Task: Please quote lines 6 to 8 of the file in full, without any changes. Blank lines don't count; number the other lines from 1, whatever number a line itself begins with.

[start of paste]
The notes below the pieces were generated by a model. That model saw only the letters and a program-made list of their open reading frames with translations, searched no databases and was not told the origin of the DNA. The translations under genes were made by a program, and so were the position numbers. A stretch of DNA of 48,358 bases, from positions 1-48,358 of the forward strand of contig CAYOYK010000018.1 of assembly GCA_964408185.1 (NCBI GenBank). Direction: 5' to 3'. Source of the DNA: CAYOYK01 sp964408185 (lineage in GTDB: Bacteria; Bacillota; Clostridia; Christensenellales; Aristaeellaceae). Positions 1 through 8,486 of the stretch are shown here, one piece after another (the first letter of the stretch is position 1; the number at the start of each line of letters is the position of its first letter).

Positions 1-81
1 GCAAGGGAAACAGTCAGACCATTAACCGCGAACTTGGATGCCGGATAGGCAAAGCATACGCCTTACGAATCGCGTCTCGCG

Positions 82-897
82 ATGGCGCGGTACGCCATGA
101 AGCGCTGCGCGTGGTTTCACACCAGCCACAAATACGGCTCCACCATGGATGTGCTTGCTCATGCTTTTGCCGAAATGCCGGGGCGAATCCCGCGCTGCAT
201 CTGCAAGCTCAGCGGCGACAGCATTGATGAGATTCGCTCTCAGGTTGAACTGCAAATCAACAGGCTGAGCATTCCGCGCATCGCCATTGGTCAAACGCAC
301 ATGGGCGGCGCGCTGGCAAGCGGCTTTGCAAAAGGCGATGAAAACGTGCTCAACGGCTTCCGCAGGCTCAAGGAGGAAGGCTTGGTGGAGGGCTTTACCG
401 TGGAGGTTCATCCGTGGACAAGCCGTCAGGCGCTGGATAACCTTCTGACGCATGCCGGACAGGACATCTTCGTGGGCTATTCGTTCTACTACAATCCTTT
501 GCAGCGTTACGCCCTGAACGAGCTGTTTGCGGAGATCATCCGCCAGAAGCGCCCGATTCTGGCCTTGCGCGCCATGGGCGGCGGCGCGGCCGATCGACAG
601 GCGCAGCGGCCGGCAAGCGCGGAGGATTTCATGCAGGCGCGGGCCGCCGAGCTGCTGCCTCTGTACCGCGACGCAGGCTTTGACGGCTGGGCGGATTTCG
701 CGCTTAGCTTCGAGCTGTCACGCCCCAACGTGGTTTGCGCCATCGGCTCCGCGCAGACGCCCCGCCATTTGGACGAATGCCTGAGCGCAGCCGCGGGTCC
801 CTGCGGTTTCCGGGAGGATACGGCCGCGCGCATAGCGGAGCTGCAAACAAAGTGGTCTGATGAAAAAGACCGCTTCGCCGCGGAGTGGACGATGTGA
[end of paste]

101 AGCGCTGCGCGTGGTTTCACACCAGCCACAAATACGGCTCCACCATGGATGTGCTTGCTCATGCTTTTGCCGAAATGCCGGGGCGAATCCCGCGCTGCAT
201 CTGCAAGCTCAGCGGCGACAGCATTGATGAGATTCGCTCTCAGGTTGAACTGCAAATCAACAGGCTGAGCATTCCGCGCATCGCCATTGGTCAAACGCAC
301 ATGGGCGGCGCGCTGGCAAGCGGCTTTGCAAAAGGCGATGAAAACGTGCTCAACGGCTTCCGCAGGCTCAAGGAGGAAGGCTTGGTGGAGGGCTTTACCG